Sahar Alzahrani, University of Southampton, UK
Vicky Wright, University of Southampton, UK
Alzahrani, S., & Wright, V. (2016). Design and management of a self-access language learning space integrated into a taught course. Studies in Self-Access Learning Journal, 7(2), 136-151. https://doi.org/10.37237/070203
This paper reports on the design and management of an online self-access language learning (SALL) space that was used with a group of Saudi medical students to complement classroom-based learning. The aim was to increase the opportunities for communication and language practice and, more specifically, to help develop the learners’ language learning autonomy (Little, 1999). In a pre-study, a questionnaire and a focus group were used to collect information about the students’ needs and interests in language learning. The design of this space was informed by the students’ feedback on their language learning needs and styles as recommended by Breen (1986) and Marsh (2012). Desire2Learn, a widely used virtual learning environment, was used to provide learners with an online self-access center because of the many features it has which would help learners to take control of their learning. The learning resources and online tools included instant messaging (IM), a news stream, access to a facilitator and other learning support, moderated discussions, videos, images, activities and quizzes, as well as links to external materials and to free self-access language learning resources. A description will be provided of how the materials, the tools, and the facilities were integrated within this space along with the justification for each of the elements. A look ahead to how this study could be extended for use with all learners enrolled in the medical scheme of the university will be discussed at the end of the paper.
Keywords: self-access learning, online language learning space, needs analysis, language learner autonomy, SALL management, virtual learning environment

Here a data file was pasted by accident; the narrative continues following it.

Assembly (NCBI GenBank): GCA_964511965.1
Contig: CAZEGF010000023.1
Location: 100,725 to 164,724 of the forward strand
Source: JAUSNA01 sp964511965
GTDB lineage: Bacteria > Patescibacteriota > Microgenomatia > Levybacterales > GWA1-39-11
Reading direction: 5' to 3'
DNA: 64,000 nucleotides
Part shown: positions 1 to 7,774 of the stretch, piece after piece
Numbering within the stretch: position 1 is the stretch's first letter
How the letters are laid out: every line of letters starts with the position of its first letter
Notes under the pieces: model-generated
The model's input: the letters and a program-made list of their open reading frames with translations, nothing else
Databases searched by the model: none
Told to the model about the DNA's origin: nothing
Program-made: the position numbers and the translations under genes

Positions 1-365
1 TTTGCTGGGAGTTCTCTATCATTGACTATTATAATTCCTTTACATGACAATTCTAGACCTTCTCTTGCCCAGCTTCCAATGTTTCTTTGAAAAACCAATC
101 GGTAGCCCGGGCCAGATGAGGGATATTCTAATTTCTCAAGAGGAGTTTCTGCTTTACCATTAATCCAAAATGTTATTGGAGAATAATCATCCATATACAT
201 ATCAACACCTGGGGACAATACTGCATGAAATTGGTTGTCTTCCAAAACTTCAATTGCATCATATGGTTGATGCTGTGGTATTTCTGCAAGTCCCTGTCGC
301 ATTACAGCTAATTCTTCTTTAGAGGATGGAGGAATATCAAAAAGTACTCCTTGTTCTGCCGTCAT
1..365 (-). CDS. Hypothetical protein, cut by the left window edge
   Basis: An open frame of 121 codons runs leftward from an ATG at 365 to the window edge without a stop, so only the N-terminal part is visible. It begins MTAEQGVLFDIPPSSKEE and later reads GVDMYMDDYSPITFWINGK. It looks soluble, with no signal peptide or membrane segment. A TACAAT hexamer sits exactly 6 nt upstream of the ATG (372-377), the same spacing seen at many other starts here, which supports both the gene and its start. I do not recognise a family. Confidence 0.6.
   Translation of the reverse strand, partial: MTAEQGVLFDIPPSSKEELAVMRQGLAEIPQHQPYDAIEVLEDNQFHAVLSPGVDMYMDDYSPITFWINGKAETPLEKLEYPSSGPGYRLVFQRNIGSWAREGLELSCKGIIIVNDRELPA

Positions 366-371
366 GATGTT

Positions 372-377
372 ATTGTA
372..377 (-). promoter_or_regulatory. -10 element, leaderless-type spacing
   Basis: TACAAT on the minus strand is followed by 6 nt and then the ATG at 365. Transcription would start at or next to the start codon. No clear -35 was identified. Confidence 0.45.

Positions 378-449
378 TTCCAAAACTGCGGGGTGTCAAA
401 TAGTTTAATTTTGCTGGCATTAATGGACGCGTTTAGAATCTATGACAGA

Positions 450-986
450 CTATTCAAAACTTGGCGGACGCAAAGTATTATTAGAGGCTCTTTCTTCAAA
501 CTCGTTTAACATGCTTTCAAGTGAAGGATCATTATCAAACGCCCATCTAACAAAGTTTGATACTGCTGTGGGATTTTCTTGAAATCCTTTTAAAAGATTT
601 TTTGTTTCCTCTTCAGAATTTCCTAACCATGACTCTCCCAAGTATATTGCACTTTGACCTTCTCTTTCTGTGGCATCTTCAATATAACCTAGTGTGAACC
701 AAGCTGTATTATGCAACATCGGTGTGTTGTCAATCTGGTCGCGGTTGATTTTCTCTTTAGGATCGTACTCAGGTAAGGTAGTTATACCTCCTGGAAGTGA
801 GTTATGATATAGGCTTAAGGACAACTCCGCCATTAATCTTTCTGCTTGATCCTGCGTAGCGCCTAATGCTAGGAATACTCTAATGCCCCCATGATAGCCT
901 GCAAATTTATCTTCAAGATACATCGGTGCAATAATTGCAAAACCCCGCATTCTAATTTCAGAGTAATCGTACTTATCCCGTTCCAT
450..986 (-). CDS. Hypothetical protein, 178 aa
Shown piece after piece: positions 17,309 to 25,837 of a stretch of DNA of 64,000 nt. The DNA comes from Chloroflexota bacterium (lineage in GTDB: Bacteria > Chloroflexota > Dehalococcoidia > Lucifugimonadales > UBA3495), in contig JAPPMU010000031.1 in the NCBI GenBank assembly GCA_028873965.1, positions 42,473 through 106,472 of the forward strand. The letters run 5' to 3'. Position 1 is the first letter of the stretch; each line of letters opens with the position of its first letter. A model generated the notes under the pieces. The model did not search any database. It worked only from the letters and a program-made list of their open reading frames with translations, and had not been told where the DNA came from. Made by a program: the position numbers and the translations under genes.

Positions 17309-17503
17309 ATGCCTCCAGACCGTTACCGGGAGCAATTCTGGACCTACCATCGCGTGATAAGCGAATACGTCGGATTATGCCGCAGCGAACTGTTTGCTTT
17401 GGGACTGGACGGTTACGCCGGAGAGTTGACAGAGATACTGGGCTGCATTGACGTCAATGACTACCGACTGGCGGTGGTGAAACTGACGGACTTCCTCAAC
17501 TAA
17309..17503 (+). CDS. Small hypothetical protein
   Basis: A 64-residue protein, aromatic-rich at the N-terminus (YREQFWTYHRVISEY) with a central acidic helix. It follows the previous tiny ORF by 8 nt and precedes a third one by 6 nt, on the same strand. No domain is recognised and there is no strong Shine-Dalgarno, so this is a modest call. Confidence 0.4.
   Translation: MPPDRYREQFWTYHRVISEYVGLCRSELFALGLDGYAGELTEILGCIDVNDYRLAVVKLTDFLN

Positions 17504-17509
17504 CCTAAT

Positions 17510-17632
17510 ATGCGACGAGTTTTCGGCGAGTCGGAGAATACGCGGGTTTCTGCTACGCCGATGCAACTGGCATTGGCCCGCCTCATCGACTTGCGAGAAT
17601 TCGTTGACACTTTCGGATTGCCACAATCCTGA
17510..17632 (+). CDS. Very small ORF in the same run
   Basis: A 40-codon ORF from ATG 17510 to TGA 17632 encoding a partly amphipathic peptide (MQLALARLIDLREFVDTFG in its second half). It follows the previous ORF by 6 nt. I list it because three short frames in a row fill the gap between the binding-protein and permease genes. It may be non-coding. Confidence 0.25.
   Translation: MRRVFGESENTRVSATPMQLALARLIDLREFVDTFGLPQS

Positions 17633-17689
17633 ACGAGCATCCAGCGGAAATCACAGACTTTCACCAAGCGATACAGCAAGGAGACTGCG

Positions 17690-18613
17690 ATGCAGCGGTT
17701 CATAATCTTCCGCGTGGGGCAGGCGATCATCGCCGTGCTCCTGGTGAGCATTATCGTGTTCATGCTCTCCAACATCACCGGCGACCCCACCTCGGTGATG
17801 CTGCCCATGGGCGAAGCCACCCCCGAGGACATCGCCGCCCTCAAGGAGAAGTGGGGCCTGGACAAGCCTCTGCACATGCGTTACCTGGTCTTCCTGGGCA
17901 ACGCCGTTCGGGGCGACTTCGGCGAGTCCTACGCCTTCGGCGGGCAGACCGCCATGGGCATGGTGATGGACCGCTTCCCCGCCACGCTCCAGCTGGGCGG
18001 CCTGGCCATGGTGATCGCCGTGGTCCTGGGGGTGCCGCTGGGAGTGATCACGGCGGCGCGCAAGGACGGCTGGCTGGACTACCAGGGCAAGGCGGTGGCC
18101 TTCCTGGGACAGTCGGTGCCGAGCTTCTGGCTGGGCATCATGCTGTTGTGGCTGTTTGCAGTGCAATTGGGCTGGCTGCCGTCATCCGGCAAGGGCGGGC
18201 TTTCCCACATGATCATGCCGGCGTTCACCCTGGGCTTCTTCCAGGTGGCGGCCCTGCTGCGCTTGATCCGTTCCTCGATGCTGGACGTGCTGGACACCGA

The increasing interest in learner autonomy and learner-centred approaches to learning and teaching have led to the need for learners to be exposed to new opportunities for language exploration and language use along with the need for the development of helpful learning strategies (Gardner & Miller, 2014). Self-access centres (SACs) were largely developed in response to this need so that users could learn independently with access to appropriate facilities and resources and the guidance of the SAC manager, language advisors or teachers (Gardner & Miller, 1997). The great investment made by different institutions in SACs reveals the importance given to the concept of self-access language learning (SALL) (Gardner & Miller, 2014). Whether SACs are still seen as important is a question that has been posed more recently (Mynard, 2012; Reinders, 2012). However, this question should not be perhaps about the effectiveness of the, but about the need for the physical SACs as compared to virtual online learning spaces.
SALL has gone dramatically beyond the confines of SACs as a result of the proliferation of advanced technologies and the prevalence of the internet (Gardner & Miller, 2014; Lamb & Reinders, 2005) and social networking. Teaching can now be computer-assisted or computer-mediated, and numerous opportunities for intercultural communication and authentic use of language are nowadays available for learners in synchronous and asynchronous modes (Gardner & Miller, 2014). Nevertheless, technology might not be used effectively when incorporated in SALL. Only a handful of the 45 SACs investigated in Reinders & Lázaro’s (2007) study used technology to its best effect.
In fact, despite the large amount of literature on SALL, few researchers have addressed the management of SALL (Gardner & Miller, 2014). The literature of SALL highlights the resources used in SALL and its educational importance, but there is a dearth of studies that deal with SALL management and the training provided to the managers (Gardner & Miller, 2014). In the few studies addressing SALL management, the role of SALL management staff and the time dedicated to this role were underestimated (Gardner & Miller, 2014).